28 terms

AP Human Geography Chapter 3


Terms in this set (...)

push factor
negative conditions and perceptions that induce people to leave their abode and migrate to a new locale
pull factor
positive conditions and perceptions that effectively attract people to new locales from other areas
permanent movement undertaken by choice
permanent movement compelled usually by cultural factors
transnational migrant
migrants who set up homes and/or work in more than one nation-state
people who are forced to migrate from their home country and cannot return for fear of persecution because of their race, religion, nationality, membership in a social group, or political opinion
migration patterns
Intercontinental, Interregional, rural to urban
permanent movement from one continent to another
permanent movement from one region of a country to another
rural to urban
permanent movement from an agrarian sparsely populated region to a densely populated metropolitan area
place utility
in human movement and migration studies, a measure of an individual's perceived satisfaction for approval of a place in its social, economic, or environmental attributes
activit space
the space within which daily activity occurs
personal space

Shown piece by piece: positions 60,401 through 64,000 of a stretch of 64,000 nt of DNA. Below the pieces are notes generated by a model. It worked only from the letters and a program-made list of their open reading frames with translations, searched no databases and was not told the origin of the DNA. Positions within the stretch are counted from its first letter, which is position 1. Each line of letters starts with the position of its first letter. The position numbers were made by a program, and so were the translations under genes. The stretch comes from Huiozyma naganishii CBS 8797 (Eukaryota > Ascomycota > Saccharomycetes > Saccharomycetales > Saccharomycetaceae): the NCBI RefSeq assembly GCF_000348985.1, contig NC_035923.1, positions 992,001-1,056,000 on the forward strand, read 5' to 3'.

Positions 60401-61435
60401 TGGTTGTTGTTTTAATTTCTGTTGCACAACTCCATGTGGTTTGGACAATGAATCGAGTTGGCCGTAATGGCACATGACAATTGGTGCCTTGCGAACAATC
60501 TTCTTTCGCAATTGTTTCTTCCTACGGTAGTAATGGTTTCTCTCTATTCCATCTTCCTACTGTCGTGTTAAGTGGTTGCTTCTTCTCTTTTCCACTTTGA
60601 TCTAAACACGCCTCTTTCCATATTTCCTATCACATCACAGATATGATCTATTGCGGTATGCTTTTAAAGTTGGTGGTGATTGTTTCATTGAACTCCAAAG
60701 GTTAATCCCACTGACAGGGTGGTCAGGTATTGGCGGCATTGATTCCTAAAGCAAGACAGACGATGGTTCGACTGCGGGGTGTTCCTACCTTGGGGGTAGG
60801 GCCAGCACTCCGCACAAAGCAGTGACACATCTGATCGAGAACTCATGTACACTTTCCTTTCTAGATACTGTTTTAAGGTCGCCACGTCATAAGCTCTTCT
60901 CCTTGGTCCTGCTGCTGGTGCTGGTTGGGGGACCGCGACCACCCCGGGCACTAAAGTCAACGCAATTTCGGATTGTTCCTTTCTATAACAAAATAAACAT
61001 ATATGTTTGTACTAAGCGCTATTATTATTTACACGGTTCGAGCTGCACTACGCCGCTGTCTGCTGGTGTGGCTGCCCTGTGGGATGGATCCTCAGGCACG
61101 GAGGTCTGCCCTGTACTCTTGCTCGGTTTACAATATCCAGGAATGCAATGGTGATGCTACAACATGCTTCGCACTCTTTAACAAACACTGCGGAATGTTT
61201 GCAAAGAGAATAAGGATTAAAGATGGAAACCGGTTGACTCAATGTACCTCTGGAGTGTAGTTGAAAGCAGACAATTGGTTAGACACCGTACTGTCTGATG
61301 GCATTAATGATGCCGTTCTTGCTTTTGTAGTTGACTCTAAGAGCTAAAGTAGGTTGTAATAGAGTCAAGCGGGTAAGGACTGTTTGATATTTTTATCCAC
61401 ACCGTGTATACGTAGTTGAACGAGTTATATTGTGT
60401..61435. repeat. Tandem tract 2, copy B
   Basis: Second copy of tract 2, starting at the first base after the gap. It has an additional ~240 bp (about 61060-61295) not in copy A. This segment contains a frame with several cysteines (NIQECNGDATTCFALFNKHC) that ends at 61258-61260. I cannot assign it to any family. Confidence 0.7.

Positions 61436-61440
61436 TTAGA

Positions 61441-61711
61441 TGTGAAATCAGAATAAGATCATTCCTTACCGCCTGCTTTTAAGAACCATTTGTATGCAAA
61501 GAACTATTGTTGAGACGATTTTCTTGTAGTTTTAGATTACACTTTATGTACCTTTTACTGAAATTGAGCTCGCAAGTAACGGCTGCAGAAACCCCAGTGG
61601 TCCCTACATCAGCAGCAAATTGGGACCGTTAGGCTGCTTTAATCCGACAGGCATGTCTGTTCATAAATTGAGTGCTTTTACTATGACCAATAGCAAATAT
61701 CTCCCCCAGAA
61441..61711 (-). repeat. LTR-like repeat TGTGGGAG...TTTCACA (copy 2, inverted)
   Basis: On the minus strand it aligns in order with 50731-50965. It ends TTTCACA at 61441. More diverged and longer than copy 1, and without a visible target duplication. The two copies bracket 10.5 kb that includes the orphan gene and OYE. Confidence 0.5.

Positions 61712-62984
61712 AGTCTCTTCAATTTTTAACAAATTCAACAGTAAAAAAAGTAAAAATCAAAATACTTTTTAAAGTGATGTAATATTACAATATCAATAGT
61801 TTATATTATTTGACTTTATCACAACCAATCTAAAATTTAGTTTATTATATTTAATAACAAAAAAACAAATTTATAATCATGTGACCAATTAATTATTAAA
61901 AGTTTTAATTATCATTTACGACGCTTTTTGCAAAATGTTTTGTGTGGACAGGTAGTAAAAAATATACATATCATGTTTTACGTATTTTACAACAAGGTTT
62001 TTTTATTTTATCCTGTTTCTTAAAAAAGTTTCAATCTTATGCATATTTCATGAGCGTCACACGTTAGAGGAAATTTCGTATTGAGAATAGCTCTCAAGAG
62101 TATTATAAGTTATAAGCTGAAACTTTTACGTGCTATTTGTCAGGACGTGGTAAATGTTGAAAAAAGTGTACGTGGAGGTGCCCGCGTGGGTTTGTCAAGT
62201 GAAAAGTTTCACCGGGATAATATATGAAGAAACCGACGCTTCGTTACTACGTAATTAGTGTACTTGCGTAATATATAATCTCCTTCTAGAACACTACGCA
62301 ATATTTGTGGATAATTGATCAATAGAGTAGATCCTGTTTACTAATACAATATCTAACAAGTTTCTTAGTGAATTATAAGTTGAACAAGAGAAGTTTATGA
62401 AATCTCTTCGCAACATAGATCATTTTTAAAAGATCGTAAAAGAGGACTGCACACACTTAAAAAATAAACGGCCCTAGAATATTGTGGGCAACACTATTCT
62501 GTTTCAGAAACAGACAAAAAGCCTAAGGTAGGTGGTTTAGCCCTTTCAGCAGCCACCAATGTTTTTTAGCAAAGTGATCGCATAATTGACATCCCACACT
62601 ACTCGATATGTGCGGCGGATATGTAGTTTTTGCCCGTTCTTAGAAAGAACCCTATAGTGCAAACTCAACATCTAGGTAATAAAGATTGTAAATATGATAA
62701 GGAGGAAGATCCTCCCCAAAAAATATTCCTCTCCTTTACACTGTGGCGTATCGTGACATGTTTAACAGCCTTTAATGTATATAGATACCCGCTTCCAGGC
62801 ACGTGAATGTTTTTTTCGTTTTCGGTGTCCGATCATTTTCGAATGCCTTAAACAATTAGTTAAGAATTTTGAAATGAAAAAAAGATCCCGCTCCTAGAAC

an invisible, usually irregular area around a person into which he or she does not willingly admit others; situational and cultural variable
space-time prism
a diagram of the volume of space and the length of time within which our activities are confined by constraints of our bodily needs (eating, resting) and the means of mobility at our command
space-time compression
the reduction in the time it takes to diffuse something to a distant place, as a result of improved communications and transportation systems
gravity model
a model that holds that the potential use of a service at a particular location is directly related to the number of people in a location and inversely related to the distance people must travel to reach the service
distance decay
the diminishing in importance and eventual disappearance of a phenomenon with increasing distance form its origin
step migration
migration to a distant destination that occurs in stages, for example, from farm to nearby village and later to town and city
chain migration
migration of people to a specific location because relatives or members of the same nationality previously migrated there
intervening opportunity
the presence of a nearer opportunity that greatly diminished the attractiveness of sites farther away
intervening obstacle
an environmental or cultural feature of the landscape that hinders migration
cyclic movement
vement, for example: nomadic migration, that has a closed route and is repeated annually or seasonally
migratory movement
periodic movement involving millions of workers worldwide who cross international borders in search of employment and become immigrants, in many instances
migration transition
change in the migration pattern in a society that results from industrialization, population growth, and other social and economic changes that also produce the demographic transition
the seasonal migration of livestock between mountains and lowland pastures
internal migration
permanent movement within a particular country
international migration
permanent movement from one country to another
permanent movement from one country to another